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    Here’s What 100 Years Of Dominican Beauty Looks Like In Just Two Minutes

    Quisqueyas...where you at?

    LALA Films put out a new video on YouTube showcasing 100 years of Dominican beauty.

    View this video on YouTube / Via

    The video, produced by Kayla "La La" Rodriguez, was inspired by WatchCut Video's "100 Years of Beauty" series. La La explains her fashion choices in a second video, which you can watch here. Rhondda Matos was the model used for this project.

    For the 1910s, she showcases the typical campesina look inspired by activists Mamá Tingó and Juana Saltitopa, two icons who fought for the rights of agricultural workers.

    Juana Saltipopa

    The 1920s look drew inspiration from Ercilia Pepín, one of the first female activists to start the feminist movement in the Dominican Republic.

    She also drew inspiration from Evangelina Rodriguez, the first female in the Dominican Republic to graduate from medical school. As La La explains, the strong presence of the Roman Catholic Church in the Dominican Republic at the time led to a more conservative style.

    La La based the 1930s look off of Angelita Trujillo, the daughter of notorious dictator Rafael Trujillo, who ruthlessly ruled the country for over 30 years.

    "We didn't just want to show the positive side of history. We also wanted to show the negative," La La explains.

    Hollywood actress Maria Montez, aka "The Queen of Technicolor," inspired the 1940s look.

    She's one of the first Dominicans to make it in Hollywood and is still considered a beauty icon.

    The 1950s was reflected by the pin-up look, used in advertisements to lure in tourists looking for a tropical destination.

    The tourist boom began in 1955, when the Dominican Republic hosted the World's Fair. "It was the first time the country started promoting itself as a go-to tourist attraction," La La explains.

    For the 1960s, the look was based off Maria Teresa Mirabal, who actively fought against the Trujillo dictatorship.

    Maria was one of four Mirabal sisters, three of whom were assassinated in 1960. After their deaths, they became symbols of the nation's resistance against the Trujillo regime. "It was very striking to me that a woman who was so fashion forward was also so strong and fought for the liberation of the Dominican people," explains La La.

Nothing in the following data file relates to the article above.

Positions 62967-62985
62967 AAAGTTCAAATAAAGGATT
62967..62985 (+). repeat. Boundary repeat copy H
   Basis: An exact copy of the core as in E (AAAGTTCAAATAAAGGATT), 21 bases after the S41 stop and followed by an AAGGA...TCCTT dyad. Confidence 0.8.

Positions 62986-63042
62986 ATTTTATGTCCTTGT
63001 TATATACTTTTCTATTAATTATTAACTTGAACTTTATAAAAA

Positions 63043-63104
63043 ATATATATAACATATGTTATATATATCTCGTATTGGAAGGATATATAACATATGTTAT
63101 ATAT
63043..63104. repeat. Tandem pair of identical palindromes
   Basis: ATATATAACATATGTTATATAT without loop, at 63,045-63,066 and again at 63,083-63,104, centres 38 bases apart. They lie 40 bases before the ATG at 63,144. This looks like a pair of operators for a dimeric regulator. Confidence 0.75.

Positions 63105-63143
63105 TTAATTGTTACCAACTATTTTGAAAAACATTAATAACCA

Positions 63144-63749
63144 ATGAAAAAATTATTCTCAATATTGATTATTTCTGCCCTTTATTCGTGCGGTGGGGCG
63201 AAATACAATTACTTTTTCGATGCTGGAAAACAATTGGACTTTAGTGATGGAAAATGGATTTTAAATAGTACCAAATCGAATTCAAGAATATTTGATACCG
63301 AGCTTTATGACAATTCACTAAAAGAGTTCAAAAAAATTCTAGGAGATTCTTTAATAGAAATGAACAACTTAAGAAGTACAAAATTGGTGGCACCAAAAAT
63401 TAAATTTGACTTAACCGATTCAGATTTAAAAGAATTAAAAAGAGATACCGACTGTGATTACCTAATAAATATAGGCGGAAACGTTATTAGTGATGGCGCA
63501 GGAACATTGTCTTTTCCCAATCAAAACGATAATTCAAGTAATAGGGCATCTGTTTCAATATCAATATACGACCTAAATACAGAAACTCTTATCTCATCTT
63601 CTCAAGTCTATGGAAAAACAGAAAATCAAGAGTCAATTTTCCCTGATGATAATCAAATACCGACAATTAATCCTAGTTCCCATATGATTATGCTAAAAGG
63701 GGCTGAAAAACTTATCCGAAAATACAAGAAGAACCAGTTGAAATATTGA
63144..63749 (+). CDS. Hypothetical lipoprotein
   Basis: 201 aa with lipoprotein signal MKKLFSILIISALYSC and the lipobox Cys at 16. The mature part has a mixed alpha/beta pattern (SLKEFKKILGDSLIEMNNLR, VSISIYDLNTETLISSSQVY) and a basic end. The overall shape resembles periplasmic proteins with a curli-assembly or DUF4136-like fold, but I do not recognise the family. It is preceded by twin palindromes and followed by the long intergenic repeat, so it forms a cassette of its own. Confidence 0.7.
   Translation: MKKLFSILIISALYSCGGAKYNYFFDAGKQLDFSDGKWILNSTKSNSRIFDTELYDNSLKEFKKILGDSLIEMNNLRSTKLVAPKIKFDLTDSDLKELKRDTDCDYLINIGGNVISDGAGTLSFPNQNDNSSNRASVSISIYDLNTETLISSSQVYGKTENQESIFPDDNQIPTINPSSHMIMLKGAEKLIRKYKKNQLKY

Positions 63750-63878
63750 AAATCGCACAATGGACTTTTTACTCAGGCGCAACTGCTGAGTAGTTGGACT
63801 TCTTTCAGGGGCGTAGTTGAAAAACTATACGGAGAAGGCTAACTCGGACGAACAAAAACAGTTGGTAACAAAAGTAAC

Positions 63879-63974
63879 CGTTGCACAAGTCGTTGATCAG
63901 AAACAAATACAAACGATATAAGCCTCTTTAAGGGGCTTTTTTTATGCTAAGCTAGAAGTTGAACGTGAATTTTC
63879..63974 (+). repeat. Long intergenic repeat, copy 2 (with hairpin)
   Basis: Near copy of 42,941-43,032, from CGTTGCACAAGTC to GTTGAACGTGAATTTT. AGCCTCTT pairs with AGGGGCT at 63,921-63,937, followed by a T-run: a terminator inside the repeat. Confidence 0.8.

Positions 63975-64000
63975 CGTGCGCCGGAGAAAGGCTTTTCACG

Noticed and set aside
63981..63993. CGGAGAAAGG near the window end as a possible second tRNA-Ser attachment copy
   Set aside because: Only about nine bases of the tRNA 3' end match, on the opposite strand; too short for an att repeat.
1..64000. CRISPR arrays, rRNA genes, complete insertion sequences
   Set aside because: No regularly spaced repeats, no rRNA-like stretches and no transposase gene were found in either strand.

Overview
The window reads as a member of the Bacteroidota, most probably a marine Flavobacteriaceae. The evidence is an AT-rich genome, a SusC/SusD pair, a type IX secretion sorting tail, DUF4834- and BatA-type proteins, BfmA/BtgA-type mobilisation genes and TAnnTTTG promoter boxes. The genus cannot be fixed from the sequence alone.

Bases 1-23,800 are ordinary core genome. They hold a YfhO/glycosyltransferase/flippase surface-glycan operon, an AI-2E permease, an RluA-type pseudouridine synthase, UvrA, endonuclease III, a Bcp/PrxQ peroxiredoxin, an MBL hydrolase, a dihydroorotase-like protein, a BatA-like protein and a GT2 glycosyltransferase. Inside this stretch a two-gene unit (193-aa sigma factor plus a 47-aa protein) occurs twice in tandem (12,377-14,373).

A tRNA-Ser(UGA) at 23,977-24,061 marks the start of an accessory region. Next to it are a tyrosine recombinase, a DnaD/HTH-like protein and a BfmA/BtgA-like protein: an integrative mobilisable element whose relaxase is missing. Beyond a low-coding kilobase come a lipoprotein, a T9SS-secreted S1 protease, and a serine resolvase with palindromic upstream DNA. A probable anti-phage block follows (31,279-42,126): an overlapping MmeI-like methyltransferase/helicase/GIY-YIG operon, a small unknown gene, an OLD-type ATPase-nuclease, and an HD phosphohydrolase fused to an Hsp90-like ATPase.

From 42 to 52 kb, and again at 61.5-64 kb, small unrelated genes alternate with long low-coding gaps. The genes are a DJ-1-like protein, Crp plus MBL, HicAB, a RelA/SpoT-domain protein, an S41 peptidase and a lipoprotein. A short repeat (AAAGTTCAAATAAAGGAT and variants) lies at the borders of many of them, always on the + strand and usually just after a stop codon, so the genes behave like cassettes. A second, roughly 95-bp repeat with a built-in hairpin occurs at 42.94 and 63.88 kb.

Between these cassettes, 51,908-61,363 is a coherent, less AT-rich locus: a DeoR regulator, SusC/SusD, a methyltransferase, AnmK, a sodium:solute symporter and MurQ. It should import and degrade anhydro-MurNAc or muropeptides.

For the 1970s, the look was inspired by Angela Carrasco, a ballad singer beloved in the Dominican Republic and throughout Latin America.

    The 1980s look was inspired by Milly Quezada, a Dominican merengue singer who has won four Latin Grammy awards, and Las Chicas del Can, an all-female merengue group.

    La La explains why she had the model pour beer into her hair: "In the 1980s, Dominican women used to put beer in their hair in order to create more volume and create more puffiness...I guess it was go big or go home."

    The 1990s look was inspired by La La's personal experience, and explains the "busca novios" hairstyle.

    La La explains how the flequillos (the two long bangs) would often be referred to in the DR as "busca novios" or boyfriend seekers.

    The 2000s look was partly inspired by Amelia Vega, who won Miss Universe in 2003.

    "There was a more eurocentric style coming into popularity," La La explains. Amelia Vega taking the crown was also a point of pride for the Dominican people, as their beauty was displayed and celebrated in front of the whole world.

    And finally, 2016's look is inspired by the growing natural hair movement that's taking place in the Dominican Republic.


    La La explains: "In the last few years, we saw the first natural hair salon open in the Dominican Republic. Organizations like Miss Rizos and Quisqueya Natural are fighting for the rights of women to wear their hair naturally in the workplace."

    Watch 100 Years of Beauty: Dominican Republic here.

    LALA FILMS / Via